Apr 14, 2013
839
4,160
Fort Pierce, FL
Hey Nigel,
I am in pursuit of similar arrangements across the state. 2 questions, I am looking at Sunpower panels (X21). I now have Sharp panels, and although the SPWR panels are a little pricey it appears that their warranty is superior and the efficiency helps me with space constraints. SPWR also claims more power in hot conditions. Have you looked at them? and Your thoughts?

Also, any feedback (credible) as to if or when TSLA might do the system to,utilize the cars as a back up/capacitor type supplement ala what Nissan has done? Sitting with 145kw of batteries in the garage already payed for in combination with the Hyd fuel cell solution could be the sweet spot to take slack for power spikes and temp back up.

And, you pursued 4x8", was it just wind load or weight as well?

Cheers
Dave
 

NigelM

Recovering Member
Apr 3, 2011
13,386
556
Northern Virginia
Slackjaw;bt447 said:
We're building a house (in New Jersey) and I was hoping to go solar but it is completely walled in by 150 ft trees. We decided to follow the mantra "PS trumps PV" and not cut down trees to make sunlight. Since we're building from scratch we have gone with geothermal heat/cooling.

You might find it interesting to talk to ModelS1079; Jim has a geothermal system that he loves.

Thanks for the link also.
 

NigelM

Recovering Member
Apr 3, 2011
13,386
556
Northern Virginia
davecolene0606;bt449 said:
I am looking at Sunpower panels (X21). I now have Sharp panels, and although the SPWR panels are a little pricey it appears that their warranty is superior and the efficiency helps me with space constraints. SPWR also claims more power in hot conditions. Have you looked at them? and Your thoughts?

Also, any feedback (credible) as to if or when TSLA might do the system to,utilize the cars as a back up/capacitor type supplement ala what Nissan has done? Sitting with 145kw of batteries in the garage already payed for in combination with the Hyd fuel cell solution could be the sweet spot to take slack for power spikes and temp back up.

And, you pursued 4x8", was it just wind load or weight as well?

The guarantees between SPWR X21 and the Axitec look virtually identical. the SPWR ones do seem to come out a little pricier though. I read up and couldn't find anything about performance in hot conditions. You're probably aware that PV works optimally with plenty of light but not to hot, so if there's something that can be substantiated I'll take a look; we haven't made a final decision on panels yet.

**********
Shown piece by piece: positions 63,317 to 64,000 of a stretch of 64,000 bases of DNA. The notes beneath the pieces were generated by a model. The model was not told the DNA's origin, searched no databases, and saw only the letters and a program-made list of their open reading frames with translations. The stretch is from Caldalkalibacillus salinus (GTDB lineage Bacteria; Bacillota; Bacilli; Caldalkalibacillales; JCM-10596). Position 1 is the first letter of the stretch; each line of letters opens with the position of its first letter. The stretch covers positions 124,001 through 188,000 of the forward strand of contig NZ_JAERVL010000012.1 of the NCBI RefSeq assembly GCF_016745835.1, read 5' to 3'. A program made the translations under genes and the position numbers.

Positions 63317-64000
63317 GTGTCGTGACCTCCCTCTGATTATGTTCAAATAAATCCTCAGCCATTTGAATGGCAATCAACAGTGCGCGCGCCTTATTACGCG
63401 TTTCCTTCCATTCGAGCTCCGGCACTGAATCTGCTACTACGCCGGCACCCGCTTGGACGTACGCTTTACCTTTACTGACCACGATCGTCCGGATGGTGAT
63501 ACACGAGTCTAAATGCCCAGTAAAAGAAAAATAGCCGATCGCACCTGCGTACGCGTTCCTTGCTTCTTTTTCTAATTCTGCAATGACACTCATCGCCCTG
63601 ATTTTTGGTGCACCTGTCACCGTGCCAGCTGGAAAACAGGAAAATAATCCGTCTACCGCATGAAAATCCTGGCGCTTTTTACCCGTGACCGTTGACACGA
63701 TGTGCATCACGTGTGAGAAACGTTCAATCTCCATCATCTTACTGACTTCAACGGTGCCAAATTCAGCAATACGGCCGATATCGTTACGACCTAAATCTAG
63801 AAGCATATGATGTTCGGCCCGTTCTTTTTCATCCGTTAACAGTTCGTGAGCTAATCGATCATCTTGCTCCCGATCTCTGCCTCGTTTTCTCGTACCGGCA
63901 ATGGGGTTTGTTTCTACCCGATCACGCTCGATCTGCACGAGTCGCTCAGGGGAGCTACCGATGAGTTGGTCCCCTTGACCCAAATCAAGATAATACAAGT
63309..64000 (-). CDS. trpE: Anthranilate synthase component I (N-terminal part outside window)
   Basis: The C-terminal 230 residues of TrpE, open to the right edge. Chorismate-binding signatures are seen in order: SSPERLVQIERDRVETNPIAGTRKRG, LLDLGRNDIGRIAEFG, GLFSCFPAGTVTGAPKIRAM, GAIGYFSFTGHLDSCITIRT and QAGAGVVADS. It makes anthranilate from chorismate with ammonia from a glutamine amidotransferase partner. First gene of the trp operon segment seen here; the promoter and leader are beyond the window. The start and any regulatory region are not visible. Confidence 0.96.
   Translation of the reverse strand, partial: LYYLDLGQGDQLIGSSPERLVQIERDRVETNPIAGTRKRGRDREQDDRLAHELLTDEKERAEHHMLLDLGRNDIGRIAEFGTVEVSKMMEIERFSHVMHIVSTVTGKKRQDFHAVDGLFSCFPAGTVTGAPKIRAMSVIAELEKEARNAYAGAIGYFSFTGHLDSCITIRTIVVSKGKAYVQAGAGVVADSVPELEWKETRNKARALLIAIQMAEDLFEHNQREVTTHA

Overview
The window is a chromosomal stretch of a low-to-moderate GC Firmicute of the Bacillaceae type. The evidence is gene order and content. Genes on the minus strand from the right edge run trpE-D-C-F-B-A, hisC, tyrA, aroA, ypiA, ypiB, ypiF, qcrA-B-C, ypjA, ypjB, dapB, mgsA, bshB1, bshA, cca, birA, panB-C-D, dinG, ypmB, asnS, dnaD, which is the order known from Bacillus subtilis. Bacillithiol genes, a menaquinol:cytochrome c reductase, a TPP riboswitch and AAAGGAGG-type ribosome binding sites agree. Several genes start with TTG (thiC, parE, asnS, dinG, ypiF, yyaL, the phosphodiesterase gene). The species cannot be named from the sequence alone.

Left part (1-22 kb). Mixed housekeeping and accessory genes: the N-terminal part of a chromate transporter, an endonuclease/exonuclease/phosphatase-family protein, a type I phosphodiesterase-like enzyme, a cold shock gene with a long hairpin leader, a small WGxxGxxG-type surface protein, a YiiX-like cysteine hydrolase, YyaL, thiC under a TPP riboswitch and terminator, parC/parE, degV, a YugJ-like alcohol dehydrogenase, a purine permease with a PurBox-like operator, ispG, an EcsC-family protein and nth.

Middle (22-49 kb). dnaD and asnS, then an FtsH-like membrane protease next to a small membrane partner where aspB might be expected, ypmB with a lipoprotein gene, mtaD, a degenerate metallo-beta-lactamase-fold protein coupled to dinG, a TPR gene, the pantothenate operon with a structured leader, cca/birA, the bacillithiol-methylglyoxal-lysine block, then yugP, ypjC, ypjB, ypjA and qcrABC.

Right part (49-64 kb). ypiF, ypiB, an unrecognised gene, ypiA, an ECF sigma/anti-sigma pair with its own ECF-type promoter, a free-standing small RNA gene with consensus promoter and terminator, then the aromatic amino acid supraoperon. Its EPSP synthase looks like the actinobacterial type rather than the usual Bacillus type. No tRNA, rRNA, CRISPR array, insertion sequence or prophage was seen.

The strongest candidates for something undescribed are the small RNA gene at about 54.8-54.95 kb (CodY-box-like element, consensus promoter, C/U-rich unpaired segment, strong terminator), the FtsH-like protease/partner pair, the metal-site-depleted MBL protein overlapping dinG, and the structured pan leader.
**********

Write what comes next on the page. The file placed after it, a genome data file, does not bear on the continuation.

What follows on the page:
I have no insight as to Tesla's plans, if any, to allow PV2G. What I have been thinking about is direct DC charging and how that might work; I'm far from an expert and there's several threads on TMC and the TM forums which make it look tough/expensive to do. As technology moves on that may get more feasible.

We're going with 2"x8"s on the new building for both wind and load weight; 2"x6" would have been acceptable for permitting but the builder switched it up for me at no extra cost so it was a no-brainer decision.
 

wycolo

Active Member
May 16, 2012
3,097
429
WA & WY
Interesting project but my eyes glazed over when I read about the 2 meters and then about the rebates. Gonna be very difficult to remove these two major skewings from the economics but we'll try. It's our job, not yours! Good luck with getting it all going.
--
 

tander

Active Member
Jul 23, 2012
1,512
1,502
Nigel,

Really interesting to see someone doing this. Have you looked into doing a battery storage system instead of going by grid at night? Seems like that will be the natural direction for the industry to go?
 

tander

Active Member
Jul 23, 2012
1,512
1,502
Also, I don't mean to pry I'm trying to wrap my head around the project, but why does the barn have a business meter?
 

Cottonwood

Roadster#433, Model S#S37
Feb 27, 2009
5,088
169
Colorado
Because much of your electrical load is for air conditioning, have you considered ice storage to store the the energy that you make while the sun shines for cooling other times of day. This may be easier, simpler, and/or less expensive than hydrogen storage.

Most of these articles talk about making ice at night when rates are cheap, but for you it will be make ice when you have solar power.

Ice storage air conditioning - Wikipedia, the free encyclopedia
Air Conditioning With Ice | GreenBuildingAdvisor.com
Ice Bear Energy Storage System | Distributed Energy Storage
 

J&R Housing

New Member
Dec 1, 2013
3
0
SW Minnesota
Yesterday I stood in the spot provided for the charging of 6 Tesla Model S cars from nearby I 90 at Worthington MN. The construction was very neat and finished with the only hint that it is new, being the need of charging cords and the missing covers on 5 of the 6 units. The site is located in the parking lot of the Ground Round with other eating options nearby as well as lodging and shopping. 12/1/13 J&R Housing
 

Lindsay

New Member
Nov 6, 2014
3
0
Valencia
Hi my name is Lindsay ,

I am a student at College of the Canyons and part of the broadcast journalism department, and our local station Cougar News. I am saving up for a Tesla because they are amazing cars.

My friend Leif and I are passionate about the environment and would like to do a story featuring a Tesla owner and see how it is affected your transportation, gas payments, and your carbon footprint.

Our school is located in Santa Clarita but we are able to travel to anywhere in the L.A area.

Here is our schools website.

http://cougarnews.com/

Please contact me ASAP if you are interested in being interviewed.

I didn't know how to make a new blog post, so I apologize that I had to post on this.

[email protected]

Thank you ☺